So what sorts of employment tends to attract the corporate sociopath? And if you are a manager/interviewer, how can you protect yourself and your organisation from these people? Well to answer the first question, sociopaths tend to be drawn to areas of work where the rewards and recognition can come quick and big. Sales is often one avenue, trading the financial markets is another. Any sort of work where you don’t need much discipline to at least get started is a magnet for the easily bored sociopaths; you’d be hard to find a sociopath put himself through medical school to become a doctor.
If you are an interviewer or senior manager, the best way that you can protect your company from letting one of these people in is to be on your guard. Don’t just take the word of the person you are interviewing or any papers he may hand you. Actually call up previous employers and ask them what he was really like. Secondly when conducting the interview, be suspicious if the interviewee is asking you personal questions, only to compliment you on whatever you answer. For example;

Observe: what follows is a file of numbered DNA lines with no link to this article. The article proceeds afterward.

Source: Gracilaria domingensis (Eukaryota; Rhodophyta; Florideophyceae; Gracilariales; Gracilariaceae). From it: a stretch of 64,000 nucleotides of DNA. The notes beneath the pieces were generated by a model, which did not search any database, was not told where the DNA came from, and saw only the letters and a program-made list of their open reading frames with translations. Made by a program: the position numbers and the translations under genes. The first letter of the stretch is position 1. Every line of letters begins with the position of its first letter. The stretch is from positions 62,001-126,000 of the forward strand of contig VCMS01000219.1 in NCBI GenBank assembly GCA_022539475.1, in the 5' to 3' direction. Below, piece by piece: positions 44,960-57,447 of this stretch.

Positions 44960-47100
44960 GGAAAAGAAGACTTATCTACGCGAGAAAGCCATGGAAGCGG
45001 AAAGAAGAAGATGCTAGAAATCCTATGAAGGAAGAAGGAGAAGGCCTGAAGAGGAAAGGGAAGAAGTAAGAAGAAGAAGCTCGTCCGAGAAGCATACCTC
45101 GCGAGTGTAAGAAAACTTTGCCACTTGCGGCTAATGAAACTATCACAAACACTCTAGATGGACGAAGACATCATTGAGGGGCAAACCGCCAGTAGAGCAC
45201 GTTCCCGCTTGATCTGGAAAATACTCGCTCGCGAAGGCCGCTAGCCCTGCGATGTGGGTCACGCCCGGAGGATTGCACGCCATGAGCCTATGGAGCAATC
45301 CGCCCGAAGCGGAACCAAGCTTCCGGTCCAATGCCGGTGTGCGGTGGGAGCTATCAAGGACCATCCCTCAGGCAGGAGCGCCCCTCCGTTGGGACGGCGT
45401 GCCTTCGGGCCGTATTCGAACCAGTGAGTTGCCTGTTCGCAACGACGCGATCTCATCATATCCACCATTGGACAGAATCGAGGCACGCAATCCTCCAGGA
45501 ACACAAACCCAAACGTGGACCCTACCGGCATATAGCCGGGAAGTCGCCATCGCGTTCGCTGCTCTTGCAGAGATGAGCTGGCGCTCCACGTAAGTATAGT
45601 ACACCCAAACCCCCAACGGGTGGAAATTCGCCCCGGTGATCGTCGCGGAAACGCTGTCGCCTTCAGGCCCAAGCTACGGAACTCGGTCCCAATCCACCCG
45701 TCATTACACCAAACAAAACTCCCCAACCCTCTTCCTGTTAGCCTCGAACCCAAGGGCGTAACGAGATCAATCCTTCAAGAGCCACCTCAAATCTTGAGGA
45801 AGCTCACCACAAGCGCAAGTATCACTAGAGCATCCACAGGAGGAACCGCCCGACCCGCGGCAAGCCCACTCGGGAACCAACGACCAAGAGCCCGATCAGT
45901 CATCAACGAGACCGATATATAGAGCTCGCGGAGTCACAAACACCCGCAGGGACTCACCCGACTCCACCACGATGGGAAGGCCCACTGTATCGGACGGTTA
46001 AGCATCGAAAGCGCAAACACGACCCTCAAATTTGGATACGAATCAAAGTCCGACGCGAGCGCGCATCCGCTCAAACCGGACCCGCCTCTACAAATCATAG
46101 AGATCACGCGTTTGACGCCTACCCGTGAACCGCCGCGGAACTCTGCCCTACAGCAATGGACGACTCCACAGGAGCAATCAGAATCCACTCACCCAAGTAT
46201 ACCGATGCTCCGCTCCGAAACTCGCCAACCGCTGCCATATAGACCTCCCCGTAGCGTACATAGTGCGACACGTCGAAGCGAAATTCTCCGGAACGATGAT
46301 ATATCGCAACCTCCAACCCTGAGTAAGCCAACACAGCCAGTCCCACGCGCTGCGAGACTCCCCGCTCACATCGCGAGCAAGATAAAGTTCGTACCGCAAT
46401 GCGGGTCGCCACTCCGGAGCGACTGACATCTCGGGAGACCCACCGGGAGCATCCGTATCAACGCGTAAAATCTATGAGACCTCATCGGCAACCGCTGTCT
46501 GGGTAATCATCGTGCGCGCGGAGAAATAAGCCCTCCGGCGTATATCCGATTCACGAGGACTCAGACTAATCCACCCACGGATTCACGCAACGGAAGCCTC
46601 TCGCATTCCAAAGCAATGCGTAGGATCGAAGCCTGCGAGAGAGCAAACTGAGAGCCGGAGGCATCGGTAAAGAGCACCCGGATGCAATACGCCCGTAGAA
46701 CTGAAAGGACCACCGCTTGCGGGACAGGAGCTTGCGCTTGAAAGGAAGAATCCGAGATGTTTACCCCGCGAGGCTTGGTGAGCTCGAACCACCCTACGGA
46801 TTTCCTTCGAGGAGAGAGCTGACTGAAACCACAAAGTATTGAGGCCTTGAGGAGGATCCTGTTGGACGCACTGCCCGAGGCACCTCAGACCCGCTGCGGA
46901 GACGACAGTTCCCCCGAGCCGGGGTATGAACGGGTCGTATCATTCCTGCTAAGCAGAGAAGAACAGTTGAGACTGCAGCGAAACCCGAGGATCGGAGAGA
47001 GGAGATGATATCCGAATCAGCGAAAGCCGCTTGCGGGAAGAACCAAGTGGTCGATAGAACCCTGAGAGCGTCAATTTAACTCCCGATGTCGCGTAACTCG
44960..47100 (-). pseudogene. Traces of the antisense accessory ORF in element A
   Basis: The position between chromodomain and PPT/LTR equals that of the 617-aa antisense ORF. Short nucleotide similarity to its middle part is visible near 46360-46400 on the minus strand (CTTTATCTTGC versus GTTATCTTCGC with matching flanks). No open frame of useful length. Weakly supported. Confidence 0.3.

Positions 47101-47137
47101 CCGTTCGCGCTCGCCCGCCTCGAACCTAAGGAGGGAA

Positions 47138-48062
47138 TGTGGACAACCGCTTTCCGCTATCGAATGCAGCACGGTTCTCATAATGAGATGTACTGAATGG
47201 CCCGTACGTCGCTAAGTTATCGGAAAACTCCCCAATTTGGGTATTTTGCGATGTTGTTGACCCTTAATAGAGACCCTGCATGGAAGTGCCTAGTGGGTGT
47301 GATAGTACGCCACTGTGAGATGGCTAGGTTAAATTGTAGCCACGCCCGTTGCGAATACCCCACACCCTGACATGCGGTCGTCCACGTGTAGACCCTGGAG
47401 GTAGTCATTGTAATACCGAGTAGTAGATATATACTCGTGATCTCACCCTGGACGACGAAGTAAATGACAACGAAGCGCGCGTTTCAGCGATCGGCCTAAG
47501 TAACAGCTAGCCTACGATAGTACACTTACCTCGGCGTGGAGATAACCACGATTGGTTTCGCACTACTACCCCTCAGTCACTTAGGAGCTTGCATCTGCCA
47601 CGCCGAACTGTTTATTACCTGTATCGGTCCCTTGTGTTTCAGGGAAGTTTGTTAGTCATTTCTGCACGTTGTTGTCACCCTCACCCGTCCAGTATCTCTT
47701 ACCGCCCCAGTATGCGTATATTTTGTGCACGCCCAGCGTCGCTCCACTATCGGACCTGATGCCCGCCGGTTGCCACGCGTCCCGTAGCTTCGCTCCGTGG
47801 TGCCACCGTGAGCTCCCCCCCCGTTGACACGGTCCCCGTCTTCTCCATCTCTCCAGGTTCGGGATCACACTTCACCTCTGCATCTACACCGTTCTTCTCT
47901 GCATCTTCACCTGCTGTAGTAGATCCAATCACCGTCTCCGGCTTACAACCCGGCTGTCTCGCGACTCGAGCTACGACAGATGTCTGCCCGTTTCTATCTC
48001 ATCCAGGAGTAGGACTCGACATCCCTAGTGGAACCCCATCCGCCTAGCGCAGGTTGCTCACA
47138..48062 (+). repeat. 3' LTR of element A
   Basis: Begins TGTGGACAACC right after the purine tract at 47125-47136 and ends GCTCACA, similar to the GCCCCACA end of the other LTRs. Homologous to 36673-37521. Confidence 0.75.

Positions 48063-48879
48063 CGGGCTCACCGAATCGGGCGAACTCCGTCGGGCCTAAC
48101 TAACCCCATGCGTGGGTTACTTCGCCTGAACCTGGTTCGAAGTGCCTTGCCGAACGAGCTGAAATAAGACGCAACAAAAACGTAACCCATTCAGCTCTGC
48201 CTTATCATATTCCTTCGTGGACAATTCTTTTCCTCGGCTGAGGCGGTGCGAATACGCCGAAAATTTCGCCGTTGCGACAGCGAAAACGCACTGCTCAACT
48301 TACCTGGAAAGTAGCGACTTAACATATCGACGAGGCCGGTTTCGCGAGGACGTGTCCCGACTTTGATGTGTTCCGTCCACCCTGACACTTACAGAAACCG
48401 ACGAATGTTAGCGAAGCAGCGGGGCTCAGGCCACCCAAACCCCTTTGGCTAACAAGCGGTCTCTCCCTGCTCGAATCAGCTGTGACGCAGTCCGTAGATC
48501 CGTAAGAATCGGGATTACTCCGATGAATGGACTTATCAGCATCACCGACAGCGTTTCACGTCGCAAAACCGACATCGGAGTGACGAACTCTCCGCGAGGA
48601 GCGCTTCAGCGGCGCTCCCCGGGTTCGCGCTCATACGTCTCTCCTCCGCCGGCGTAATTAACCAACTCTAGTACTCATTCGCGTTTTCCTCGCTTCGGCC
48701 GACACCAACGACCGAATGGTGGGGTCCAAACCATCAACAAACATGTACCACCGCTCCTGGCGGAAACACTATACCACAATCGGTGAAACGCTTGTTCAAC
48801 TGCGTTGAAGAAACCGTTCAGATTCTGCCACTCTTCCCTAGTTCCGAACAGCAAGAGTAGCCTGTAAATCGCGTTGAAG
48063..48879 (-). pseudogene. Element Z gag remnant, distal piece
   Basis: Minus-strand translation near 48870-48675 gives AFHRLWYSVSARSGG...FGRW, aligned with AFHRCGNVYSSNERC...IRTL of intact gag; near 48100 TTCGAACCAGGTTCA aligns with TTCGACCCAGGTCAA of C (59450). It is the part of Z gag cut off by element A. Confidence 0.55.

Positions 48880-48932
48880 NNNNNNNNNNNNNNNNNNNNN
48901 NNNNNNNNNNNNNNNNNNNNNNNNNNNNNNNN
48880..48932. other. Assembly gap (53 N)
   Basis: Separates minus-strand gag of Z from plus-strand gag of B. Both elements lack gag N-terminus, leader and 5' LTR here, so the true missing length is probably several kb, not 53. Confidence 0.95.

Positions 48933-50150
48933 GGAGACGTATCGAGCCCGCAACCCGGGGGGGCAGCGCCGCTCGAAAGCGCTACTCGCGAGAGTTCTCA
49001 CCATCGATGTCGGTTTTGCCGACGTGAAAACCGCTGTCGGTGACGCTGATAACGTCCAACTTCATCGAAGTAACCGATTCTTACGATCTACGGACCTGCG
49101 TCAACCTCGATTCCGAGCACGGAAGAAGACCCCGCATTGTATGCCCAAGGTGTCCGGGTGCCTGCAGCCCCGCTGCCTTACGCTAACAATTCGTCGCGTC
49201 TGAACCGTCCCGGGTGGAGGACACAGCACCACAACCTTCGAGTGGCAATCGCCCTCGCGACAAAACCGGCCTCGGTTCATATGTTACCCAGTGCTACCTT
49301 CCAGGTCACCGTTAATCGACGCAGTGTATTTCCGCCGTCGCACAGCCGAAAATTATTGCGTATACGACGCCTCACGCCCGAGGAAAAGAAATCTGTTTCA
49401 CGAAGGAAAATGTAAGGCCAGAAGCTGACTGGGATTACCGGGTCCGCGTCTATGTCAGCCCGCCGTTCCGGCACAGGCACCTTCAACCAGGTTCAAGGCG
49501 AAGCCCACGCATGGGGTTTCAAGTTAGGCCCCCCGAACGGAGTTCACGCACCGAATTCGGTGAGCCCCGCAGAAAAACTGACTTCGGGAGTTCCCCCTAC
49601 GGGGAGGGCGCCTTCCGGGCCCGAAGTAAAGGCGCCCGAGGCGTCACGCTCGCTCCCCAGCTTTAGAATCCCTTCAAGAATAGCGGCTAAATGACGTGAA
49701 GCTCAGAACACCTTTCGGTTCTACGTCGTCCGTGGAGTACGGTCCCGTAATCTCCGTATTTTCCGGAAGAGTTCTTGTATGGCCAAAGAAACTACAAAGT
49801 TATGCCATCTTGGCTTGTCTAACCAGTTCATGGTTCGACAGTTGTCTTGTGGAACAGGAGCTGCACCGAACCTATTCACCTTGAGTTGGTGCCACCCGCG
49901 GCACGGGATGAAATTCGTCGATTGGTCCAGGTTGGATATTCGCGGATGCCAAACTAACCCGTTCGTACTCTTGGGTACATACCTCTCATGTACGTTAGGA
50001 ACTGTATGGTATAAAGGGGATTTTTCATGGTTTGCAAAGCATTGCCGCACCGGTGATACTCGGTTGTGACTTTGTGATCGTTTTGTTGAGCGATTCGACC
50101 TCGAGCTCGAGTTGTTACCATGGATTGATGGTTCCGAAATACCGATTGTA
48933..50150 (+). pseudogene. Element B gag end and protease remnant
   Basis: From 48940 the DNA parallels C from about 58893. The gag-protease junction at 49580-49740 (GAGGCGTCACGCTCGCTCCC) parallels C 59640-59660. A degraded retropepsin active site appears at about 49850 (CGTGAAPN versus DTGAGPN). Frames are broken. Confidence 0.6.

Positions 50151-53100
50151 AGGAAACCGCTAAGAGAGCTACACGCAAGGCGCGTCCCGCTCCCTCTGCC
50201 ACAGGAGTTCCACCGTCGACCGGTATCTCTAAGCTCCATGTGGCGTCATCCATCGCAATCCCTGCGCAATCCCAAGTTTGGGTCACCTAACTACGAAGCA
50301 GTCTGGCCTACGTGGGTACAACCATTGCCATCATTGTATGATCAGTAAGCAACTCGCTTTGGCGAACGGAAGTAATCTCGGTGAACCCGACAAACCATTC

SOCIOPATH: Tell me, do you play any sports?
YOU: Well actually I play soccer some evenings
SOCIOPATH: Really, me to. I think there is a lot that can be said about a person who plays soccer, a true sportsman, not like those silly cricketers. So which team do you support?
YOU: Die-hard Arsenal fan
SOCIOPATH: You’re pulling my arm now, so am I…
Unless you are on guard, the sociopath who is reading you and uncovering your passion and pressing hot buttons, etc. can easily pull the wool over your (and most people’s) eyes. Due diligence and being on your guard is the best defence that you can probably apply, though in recent years many leading experts in sociopathy have begun to draw up their own interview tests that interviewers can give to interviewees which reveals if they are dealing with a sociopath or not. Getting your hand on one of these tests could also give you some objective standard as to who you are dealing with.
Yet even if a snake in a suit still manages to enter your organisation, the best thing I’d recommend you do is try to quickly contain him followed by using whatever law you can use to legally terminate his contract, before he manages too elicit to much damage to your organisation and employees!